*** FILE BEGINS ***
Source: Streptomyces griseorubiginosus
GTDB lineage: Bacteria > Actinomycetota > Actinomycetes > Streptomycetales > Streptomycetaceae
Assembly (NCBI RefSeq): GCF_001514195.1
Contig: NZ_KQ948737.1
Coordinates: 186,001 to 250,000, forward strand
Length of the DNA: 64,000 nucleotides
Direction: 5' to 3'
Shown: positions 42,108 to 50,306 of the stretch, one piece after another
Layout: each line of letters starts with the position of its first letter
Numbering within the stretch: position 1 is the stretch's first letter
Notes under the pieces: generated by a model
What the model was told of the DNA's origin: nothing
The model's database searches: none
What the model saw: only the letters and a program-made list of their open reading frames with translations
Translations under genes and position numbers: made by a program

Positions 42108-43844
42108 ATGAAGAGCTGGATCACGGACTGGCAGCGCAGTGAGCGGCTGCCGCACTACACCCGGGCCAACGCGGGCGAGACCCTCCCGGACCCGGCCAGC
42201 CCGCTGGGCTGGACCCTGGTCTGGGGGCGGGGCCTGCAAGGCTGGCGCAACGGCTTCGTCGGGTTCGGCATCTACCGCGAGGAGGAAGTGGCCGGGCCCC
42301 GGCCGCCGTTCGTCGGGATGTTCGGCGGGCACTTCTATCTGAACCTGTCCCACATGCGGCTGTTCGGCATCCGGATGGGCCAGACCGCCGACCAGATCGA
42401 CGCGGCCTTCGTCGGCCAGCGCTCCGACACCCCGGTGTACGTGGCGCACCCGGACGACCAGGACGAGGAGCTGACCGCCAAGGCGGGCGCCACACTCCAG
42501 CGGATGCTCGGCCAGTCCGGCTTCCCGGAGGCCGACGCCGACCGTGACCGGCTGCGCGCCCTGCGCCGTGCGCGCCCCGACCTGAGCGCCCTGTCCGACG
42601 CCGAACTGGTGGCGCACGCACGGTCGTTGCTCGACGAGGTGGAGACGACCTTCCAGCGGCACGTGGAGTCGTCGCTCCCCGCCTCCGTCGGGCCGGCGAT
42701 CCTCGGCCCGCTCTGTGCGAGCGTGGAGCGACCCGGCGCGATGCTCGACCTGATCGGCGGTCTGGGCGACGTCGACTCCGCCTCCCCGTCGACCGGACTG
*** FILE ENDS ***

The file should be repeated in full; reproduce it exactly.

Source: Streptomyces griseorubiginosus
GTDB lineage: Bacteria > Actinomycetota > Actinomycetes > Streptomycetales > Streptomycetaceae
Assembly (NCBI RefSeq): GCF_001514195.1
Contig: NZ_KQ948737.1
Coordinates: 186,001 to 250,000, forward strand
Length of the DNA: 64,000 nucleotides
Direction: 5' to 3'
Shown: positions 42,108 to 50,306 of the stretch, one piece after another
Layout: each line of letters starts with the position of its first letter
Numbering within the stretch: position 1 is the stretch's first letter
Notes under the pieces: generated by a model
What the model was told of the DNA's origin: nothing
The model's database searches: none
What the model saw: only the letters and a program-made list of their open reading frames with translations
Translations under genes and position numbers: made by a program

Positions 42108-43844
42108 ATGAAGAGCTGGATCACGGACTGGCAGCGCAGTGAGCGGCTGCCGCACTACACCCGGGCCAACGCGGGCGAGACCCTCCCGGACCCGGCCAGC
42201 CCGCTGGGCTGGACCCTGGTCTGGGGGCGGGGCCTGCAAGGCTGGCGCAACGGCTTCGTCGGGTTCGGCATCTACCGCGAGGAGGAAGTGGCCGGGCCCC
42301 GGCCGCCGTTCGTCGGGATGTTCGGCGGGCACTTCTATCTGAACCTGTCCCACATGCGGCTGTTCGGCATCCGGATGGGCCAGACCGCCGACCAGATCGA
42401 CGCGGCCTTCGTCGGCCAGCGCTCCGACACCCCGGTGTACGTGGCGCACCCGGACGACCAGGACGAGGAGCTGACCGCCAAGGCGGGCGCCACACTCCAG
42501 CGGATGCTCGGCCAGTCCGGCTTCCCGGAGGCCGACGCCGACCGTGACCGGCTGCGCGCCCTGCGCCGTGCGCGCCCCGACCTGAGCGCCCTGTCCGACG
42601 CCGAACTGGTGGCGCACGCACGGTCGTTGCTCGACGAGGTGGAGACGACCTTCCAGCGGCACGTGGAGTCGTCGCTCCCCGCCTCCGTCGGGCCGGCGAT
42701 CCTCGGCCCGCTCTGTGCGAGCGTGGAGCGACCCGGCGCGATGCTCGACCTGATCGGCGGTCTGGGCGACGTCGACTCCGCCTCCCCGTCGACCGGACTG